The working of the embeddings

The embeddings of Open AI is a black box and not much documentation is available. I did some testing between Cohere and Open AI embedding with the below three content. I found out that Cohere is giving me better control on the similarity score. It will be great to hear other opinion on this. May be I am not using the Open AI embedding correctly. The three texts that I have are

Romwe Women's Plus Size Short Sleeve Surplice Deep V Belted Ruched Mini Party Bodycon Dress
95% Polyester, 5% Spandex
Tie closure
High stretchy material with good softness, comfortable to wear
The party bodycon dress feature with wrap v neck, batwing sleeve, self tie waist and ruched detail
Good choise for party, cocktail, evening, prom, nightout, club and work
The elastic material hugs your figure perfectly and the bodycon cut creates a seductive silhouette
Please refer to the size measurement in image before ordering
Romwe Women's Plus Size Casual Drawstring Twist Front Cut Out V Neck Short Sleeve Summer Sexy Bodycon Dress
100% Polyester
Pull On closure
High stretchy, soft and comfortable
Cut out, drawstring, v neck, high waist mini dresss for women
Good choise for party, cocktail, club, date, work, holiday, casual and formal wear
Keep this formal dress with high heels and additional jewellery for a chic look
Please refer to the size measurement in image before ordering
COOFANDY Men's Muscle Fit Button Down Dress Shirt Long Sleeve
50% Cotton, 48% Polyester, 2% Spandex
Button closure
Machine Wash
【Wrinkle-Free】 High quality woven fabric, lightweight and breathable, wrinkle free dress shirts with a clean look, keeps your body dry and comfortable all day.
【Soft Cotton Fabric】This long sleeve shirts are light and comfortable to wear. Elastic fabric fits perfectly on all body type and allows greater mobility in any direction with no restriction, making you enjoy activewear levels of comfort and mobility.
【Fashionable Design】Male dress shirts always come in a variety of types. Classic solid/plaid one never goes wrong. Slim fit stylish dress shirt with classic turndown collar, button up closure, long sleeve and metal contrast buttons makes you more handsome and attractive.
【Occasions】You can pair this long sleeve button down shirts with chinos/jeans for casual daily wear, or match the stretchable shirt with dress pants for classy look. This smart shirt is essential in mens wardrobe and greats for all season, Suitable for office, business, date, night out, club, travel and casual daily wear.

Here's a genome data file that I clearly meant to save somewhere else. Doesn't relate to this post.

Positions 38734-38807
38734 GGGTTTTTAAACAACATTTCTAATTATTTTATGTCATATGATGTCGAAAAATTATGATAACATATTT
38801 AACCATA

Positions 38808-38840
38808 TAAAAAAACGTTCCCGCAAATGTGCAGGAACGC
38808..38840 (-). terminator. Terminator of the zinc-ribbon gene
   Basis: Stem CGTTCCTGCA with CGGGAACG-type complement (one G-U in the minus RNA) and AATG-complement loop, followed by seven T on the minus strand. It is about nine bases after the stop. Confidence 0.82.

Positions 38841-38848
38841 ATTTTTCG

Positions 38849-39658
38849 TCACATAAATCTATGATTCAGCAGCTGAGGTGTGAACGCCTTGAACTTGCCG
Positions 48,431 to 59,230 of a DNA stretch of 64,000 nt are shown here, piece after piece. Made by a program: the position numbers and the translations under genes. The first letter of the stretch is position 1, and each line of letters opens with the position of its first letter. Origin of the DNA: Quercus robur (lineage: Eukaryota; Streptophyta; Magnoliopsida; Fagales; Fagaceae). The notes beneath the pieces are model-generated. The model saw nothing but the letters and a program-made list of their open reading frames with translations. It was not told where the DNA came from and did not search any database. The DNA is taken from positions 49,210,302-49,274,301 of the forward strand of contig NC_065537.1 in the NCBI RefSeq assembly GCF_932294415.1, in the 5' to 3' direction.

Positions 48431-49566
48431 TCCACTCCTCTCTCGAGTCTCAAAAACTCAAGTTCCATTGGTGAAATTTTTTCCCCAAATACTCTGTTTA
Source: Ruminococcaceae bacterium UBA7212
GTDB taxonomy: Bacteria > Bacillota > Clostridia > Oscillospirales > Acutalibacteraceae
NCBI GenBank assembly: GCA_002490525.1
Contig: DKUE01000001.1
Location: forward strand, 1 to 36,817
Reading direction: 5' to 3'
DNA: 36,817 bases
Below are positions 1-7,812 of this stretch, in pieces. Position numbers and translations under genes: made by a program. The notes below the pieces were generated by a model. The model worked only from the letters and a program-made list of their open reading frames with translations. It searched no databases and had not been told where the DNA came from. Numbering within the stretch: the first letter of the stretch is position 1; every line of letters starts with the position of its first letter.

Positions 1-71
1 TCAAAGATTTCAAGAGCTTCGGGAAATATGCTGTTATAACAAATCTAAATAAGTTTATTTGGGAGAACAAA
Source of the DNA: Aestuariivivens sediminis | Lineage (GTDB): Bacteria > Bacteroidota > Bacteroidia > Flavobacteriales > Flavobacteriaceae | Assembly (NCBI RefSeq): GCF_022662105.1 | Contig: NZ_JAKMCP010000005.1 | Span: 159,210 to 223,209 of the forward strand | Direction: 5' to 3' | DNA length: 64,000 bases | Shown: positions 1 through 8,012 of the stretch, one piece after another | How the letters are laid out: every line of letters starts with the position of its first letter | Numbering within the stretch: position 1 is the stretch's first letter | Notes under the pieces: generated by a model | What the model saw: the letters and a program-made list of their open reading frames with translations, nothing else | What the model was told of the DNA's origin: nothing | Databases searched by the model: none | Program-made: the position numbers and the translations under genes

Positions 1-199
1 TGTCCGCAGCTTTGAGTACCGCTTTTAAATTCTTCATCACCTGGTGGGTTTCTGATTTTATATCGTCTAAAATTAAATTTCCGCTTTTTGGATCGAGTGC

【Garment Care】Machine washable. ❤The fabric of this plaid dress shirt differs from one with solid color, which is more elastic. Please refer following size chart in the product description to choose best fit for you

I then use both Cohere and Open AI to embed them and store in Supbase. Then when I run a cosine similarity with the question “List slim fit long sleeved shirts for men”. I get the below results

Open AI embedding
1st Text - 0.874352702871908
2nd Text - 0.874352702871908
3rd Text - 0.866211994130881

Cohere Embedding
1st Text - 0.753884081524262
2nd Text - 0.762143687765075
3rd Text - 0.822315609664169

I have a threshold of 0.79, so with Cohere, I am getting the right retrieval

That level of detail is not what embeddings are good at.
Embeddings are great at general area of topic, but that’s across all possible topics.
A “mens shirt” and a “woman’s shirt” is pretty close in embedding space, compared to “race car fuel kinds” or “the history of turtles.”

If you want an exact match, you should use a database.
You can even pre-process the text using a LLM to extract what the appropriate keywords are, and then do a comparative keyword match to an exact database.

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Thanks for the response. But I see that if I use cohere embeddings, I am getting much better result and a goos span. I tested these over few more documents and it is pretty consistent

Yes, different embedding bases will give different results. I’m sure there are other use cases where OpenAI embeddings will perform better than Cohere.
This is the art of engineering: Evaluate the available tools, and choose the best cost/performance solution for the problem at hand!

Are you sure you meant this? Vectors can be in a database? :sweat_smile: :thinking:

Yes, if you want an exact match, you should use a traditional database! It’s absolutely the right answer for that problem.

If you use vectors, you can still use a database, of course. Postgres has a built-in vector index, for example.

But the whole point of the comment was that, if you’re looking for exact matches (“royal green color skirt”), and particular ranges (“price between $40 and $60”) then a traditional database will give you what you want, but an embedding vector match will not.

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I still think it would be better to say “keyword match” or “traditional string search” … the DB part is moot. But ok …